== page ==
General microbiology and science digest, October 6, 2014

Phages to reduce biofilms or monitor virus outbreaks, binning metagenomic reads, lots of microbes in the news. In Bik’s Picks, we have the 2014 Nobel Prize for Medicine and a giant ant nest.

 

More Microbes

Combined Use of Bacteriophage K and a Novel Bacteriophage To Reduce Staphylococcus aureus Biofilm Formation – D. R. Alves – Applied and Environmental Microbiology

“DRA88 was mixed with phage K to produce a high-titer mixture that showed strong lytic activity against a wide range of S. aureus isolates, including representatives of the major international MRSA clones and coagulase-negative Staphylococcus. “

Detection of Pathogenic Viruses in Sewage Provided Early Warnings of Hepatitis A Virus and Norovirus Outbreaks – Maria Hellmér – Applied and Environmental Microbiology

“ In this study, the presence of eight pathogenic viruses (norovirus, astrovirus, rotavirus, adenovirus, Aichi virus, parechovirus, hepatitis A virus [HAV], and hepatitis E virus) was investigated in sewage to explore whether their identification could be used as an early warning of outbreaks. “

Bioinformatics

New software aims to improve sorting the microbiome – The Cherry Creek News

“MaxBin automates the binning of assembled metagenomic scaffolds using an expectation-maximization algorithm after the assembly of metagenomic sequencing reads,” says Singer, a chemist who also holds an appointment with Berkeley Lab’s Earth Sciences Division. “

Microbes in the news

* King’s launches British Gut – King’s College London

“British Gut – the UK’s largest open-source science project to understand the microbial diversity of the human gut – has been launched today by the Department of Twin Research at King’s College London, in collaboration with American Gut.”

Pay attention to your gut bacteria – Charles Wallace – Financial Times

“A number of organisations, such as Mr Leach’s own American Gut project and the commercial venture uBiome, offer an analysis of the bacteria in your gut for about $100. “

Home sweet microbiome – By Scott LaFee – UT San Diego

“The University of Chicago recently published findings from its Home Microbiome Project, which surveyed the domiciles of seven families: 18 people, three dogs and one cat.”

Medical superbugs: Antibiotic-resistant bacteria carried by more than a third of nursing home residents, study – ABC Australia

“Scientists from Monash University swabbed more than a 100 residents from four high-care facilities across the city.”

Special bacteria, 13000 cleaners to clean Dhaka – Rezaul Hoque – BDNews

“This special kind of microorganism will be sprayed on waste dumps. The spray has been developed in Thailand. We have introduced it here in Bangladesh with the aid of a Malaysian company.””

Yogurt bacteria could replace colonoscopies for cancer detection – Billy Steele – EnGadget

“MIT professor Sangeeta Bhatia is working on engineered bacteria that detects colorectal cancer. After the nanoparticles pass through the digestive system, a urine sample shows results on a reactive paper — similar to that of a pregnancy test.”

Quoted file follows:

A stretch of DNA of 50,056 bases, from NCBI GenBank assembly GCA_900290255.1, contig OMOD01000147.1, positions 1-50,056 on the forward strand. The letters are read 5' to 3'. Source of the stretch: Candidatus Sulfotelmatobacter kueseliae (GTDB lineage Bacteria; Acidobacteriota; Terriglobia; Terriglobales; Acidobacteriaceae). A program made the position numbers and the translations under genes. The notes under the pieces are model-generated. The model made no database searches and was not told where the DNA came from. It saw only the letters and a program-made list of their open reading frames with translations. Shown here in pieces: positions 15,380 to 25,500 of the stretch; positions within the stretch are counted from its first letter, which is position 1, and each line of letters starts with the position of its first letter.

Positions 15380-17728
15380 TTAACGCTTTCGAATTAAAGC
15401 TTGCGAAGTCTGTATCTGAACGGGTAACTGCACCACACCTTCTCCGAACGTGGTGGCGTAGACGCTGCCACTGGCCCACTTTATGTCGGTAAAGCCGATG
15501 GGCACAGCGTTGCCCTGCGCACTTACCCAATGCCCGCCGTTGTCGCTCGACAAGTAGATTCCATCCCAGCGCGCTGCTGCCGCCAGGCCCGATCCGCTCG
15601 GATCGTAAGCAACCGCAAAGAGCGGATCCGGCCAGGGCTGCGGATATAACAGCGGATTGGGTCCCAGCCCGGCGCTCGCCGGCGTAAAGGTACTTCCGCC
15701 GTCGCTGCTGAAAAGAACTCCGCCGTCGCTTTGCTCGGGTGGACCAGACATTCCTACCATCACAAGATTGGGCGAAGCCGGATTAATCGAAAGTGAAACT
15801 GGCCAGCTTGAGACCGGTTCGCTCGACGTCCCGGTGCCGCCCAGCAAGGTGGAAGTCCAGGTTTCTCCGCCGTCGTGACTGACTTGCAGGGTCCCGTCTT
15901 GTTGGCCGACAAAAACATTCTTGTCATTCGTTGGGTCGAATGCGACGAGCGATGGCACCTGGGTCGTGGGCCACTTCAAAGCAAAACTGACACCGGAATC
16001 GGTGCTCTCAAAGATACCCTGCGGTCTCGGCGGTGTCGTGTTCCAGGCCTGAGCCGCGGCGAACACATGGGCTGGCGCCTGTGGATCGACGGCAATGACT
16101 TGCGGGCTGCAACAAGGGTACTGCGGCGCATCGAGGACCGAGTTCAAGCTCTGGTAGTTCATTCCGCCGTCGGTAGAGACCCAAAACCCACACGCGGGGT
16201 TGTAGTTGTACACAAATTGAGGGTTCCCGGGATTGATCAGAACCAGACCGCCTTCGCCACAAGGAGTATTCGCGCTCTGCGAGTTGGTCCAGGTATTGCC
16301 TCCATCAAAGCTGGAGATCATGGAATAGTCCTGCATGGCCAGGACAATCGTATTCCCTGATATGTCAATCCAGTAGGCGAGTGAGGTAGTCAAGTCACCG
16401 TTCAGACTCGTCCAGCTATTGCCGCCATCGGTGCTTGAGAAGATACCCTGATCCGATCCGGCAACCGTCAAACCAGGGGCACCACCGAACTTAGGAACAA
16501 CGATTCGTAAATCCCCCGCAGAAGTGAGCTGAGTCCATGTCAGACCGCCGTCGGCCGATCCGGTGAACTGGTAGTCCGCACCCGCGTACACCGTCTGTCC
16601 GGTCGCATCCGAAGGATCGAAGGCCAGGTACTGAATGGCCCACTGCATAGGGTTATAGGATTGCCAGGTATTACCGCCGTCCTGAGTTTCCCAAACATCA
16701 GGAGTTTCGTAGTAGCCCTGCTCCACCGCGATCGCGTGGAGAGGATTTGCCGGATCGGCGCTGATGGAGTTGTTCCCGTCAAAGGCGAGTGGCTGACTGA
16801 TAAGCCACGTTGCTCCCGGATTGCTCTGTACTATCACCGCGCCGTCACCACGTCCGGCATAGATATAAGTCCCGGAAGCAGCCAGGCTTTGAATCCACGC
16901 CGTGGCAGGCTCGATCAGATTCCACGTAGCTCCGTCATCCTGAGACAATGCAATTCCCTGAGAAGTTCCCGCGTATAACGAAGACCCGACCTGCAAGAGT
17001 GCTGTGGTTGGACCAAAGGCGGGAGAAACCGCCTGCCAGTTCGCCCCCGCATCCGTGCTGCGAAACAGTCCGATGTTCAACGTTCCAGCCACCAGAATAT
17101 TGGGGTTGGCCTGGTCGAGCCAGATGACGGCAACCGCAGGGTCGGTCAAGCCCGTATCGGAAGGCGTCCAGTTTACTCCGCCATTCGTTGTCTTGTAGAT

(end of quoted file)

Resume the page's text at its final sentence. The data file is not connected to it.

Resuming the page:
Science and Publishing

Adjudicating “misbehavior”: how can scientists respond when they don’t get fair credit? –  Janet D. Stemwedel – Scientific American

“Denying someone of fair credit for the contribution they made to a piece of research is not a good thing. But who can you turn to if someone does it to you? “

Twitter’s science stars, the sequel – John Travis – Science

“We listed. You tweeted (often in outrage). We listened (mostly). And now we’re doubling down on our recent list of Twitter’s 50 most popular researchers with a revision that names 100 of the most followed scientists on the social media platform. “

Bik’s Picks

2014 Nobel Prize in Physiology or Medicine: Cells that constitute a positioning system in the brain – Science Daily

“The 2014 Nobel Prize in Physiology or Medicine has been awarded to John O´Keefe, May-Britt Moser and Edvard I. Moser for their discoveries of cells that constitute a positioning system in the brain.”

Concrete Cast of Ant Nest Reveals Huge Underground Metropolis – Lisa Winter – IFL Science

“Through a process that took a few months, researchers made a cast of an anthill by pumping it full of concrete, allowing it to cure and dry, then excavating it out to explore the intricacies of the ant civilization. “

Tall tale: scientists unravel the genetics of human height – Will Dunham – Daily Mail

“Researchers on Sunday unveiled what they called the biggest such study to date, analyzing genome data from more than a quarter million people to identify nearly 700 genetic variants and more than 400 genome regions relating to height.”

[hr]

Advertisements

Leave a Reply

Fill in your details below or click an icon to log in:

WordPress.com Logo

You are commenting using your WordPress.com account. Log Out / Change )

Twitter picture

You are commenting using your Twitter account. Log Out / Change )

Facebook photo

You are commenting using your Facebook account. Log Out / Change )

Google+ photo

You are commenting using your Google+ account. Log Out / Change )

Connecting to %s